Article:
it, and I think I am something of a judge.' Praise in the beginning is agreeable enough, and we receive it as a favour ; but when it comes in great quantities, we regard it only as a debt, which nothing but our merit could extort : instead of thanking them, I in. ternally applauded myself. We were desired to give our piece a second time : we obeyed ; and I was applauded even more than before.

“ At last we left the town, in order to be at a horse-race at some distance from thence. I shall never thir Tenterden without tears of gratitude and respect. The ladies and gentlemen there, take my word for it, are very good judges of plays and actors - Come, let us drink their healths, if you please, sir. We quitted the town, I say ; and there was a wide difference between my coming in and going out: I entered the town a candle-snuffer, and I quitted it a hero!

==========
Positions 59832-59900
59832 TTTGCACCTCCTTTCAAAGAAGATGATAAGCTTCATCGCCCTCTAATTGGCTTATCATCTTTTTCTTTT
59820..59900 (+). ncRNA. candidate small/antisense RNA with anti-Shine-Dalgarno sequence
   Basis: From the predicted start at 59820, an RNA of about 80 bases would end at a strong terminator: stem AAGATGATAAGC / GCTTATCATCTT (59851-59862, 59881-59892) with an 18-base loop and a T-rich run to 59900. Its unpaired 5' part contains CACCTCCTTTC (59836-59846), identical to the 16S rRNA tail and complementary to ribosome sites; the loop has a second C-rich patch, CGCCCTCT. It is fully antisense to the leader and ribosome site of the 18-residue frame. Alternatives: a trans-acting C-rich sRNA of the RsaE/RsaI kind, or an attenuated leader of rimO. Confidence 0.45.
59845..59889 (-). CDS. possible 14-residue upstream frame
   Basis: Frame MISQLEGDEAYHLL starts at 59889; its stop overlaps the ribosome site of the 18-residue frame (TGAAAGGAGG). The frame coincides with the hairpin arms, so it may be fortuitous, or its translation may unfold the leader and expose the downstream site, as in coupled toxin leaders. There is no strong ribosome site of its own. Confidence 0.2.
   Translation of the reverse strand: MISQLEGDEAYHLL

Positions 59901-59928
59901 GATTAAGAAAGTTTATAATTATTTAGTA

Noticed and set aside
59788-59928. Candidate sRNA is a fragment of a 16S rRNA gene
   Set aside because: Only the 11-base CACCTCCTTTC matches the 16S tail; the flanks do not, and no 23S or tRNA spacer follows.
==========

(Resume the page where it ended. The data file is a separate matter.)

Such is the world : little to-day, and great to

I could say a great deal more upon that subject something truly sublime, upon the ups and downs of for

but it would give us both the spleen, and so I shall pass it over.

“ The races were ended before we arrived at the next town, which was no small disappointment to our company ; however, we were resolved to take all we could get. I played capital characters there too, and came off with my usual brilliancy. I sincerely believe I should have been the first actor in Europe, had my growing merit been properly cultivated ; but there came an unkindly frost, which nipped me in the bud, and levelled me once more down to the common standard of humanity. I played Sir Harry Wildair ; all the country ladies were charmed : if I but drew out my snuffbox, the whole house was in a roar of rapture ; when I exercised my cudgel, I thought they would have fallen into convulsions,